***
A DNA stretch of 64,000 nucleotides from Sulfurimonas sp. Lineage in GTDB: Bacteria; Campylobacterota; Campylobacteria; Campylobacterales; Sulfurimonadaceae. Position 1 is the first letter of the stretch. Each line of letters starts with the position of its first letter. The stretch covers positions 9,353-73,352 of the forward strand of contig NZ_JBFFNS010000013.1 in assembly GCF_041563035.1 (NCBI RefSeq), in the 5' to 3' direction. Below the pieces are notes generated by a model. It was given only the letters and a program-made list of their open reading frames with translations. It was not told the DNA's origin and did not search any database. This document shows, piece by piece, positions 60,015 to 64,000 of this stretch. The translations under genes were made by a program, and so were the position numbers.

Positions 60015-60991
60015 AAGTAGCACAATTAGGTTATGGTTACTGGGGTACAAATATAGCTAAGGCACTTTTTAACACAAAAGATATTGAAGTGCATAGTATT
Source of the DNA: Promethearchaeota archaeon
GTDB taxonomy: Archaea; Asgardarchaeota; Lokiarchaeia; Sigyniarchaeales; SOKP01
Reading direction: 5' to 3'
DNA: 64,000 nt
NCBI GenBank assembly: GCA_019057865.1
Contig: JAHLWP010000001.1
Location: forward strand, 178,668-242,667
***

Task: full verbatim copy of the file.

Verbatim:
A DNA stretch of 64,000 nucleotides from Sulfurimonas sp. Lineage in GTDB: Bacteria; Campylobacterota; Campylobacteria; Campylobacterales; Sulfurimonadaceae. Position 1 is the first letter of the stretch. Each line of letters starts with the position of its first letter. The stretch covers positions 9,353-73,352 of the forward strand of contig NZ_JBFFNS010000013.1 in assembly GCF_041563035.1 (NCBI RefSeq), in the 5' to 3' direction. Below the pieces are notes generated by a model. It was given only the letters and a program-made list of their open reading frames with translations. It was not told the DNA's origin and did not search any database. This document shows, piece by piece, positions 60,015 to 64,000 of this stretch. The translations under genes were made by a program, and so were the position numbers.

Positions 60015-60991
60015 AAGTAGCACAATTAGGTTATGGTTACTGGGGTACAAATATAGCTAAGGCACTTTTTAACACAAAAGATATTGAAGTGCATAGTATT
Source of the DNA: Promethearchaeota archaeon
GTDB taxonomy: Archaea; Asgardarchaeota; Lokiarchaeia; Sigyniarchaeales; SOKP01
Reading direction: 5' to 3'
DNA: 64,000 nt
NCBI GenBank assembly: GCA_019057865.1
Contig: JAHLWP010000001.1
Location: forward strand, 178,668-242,667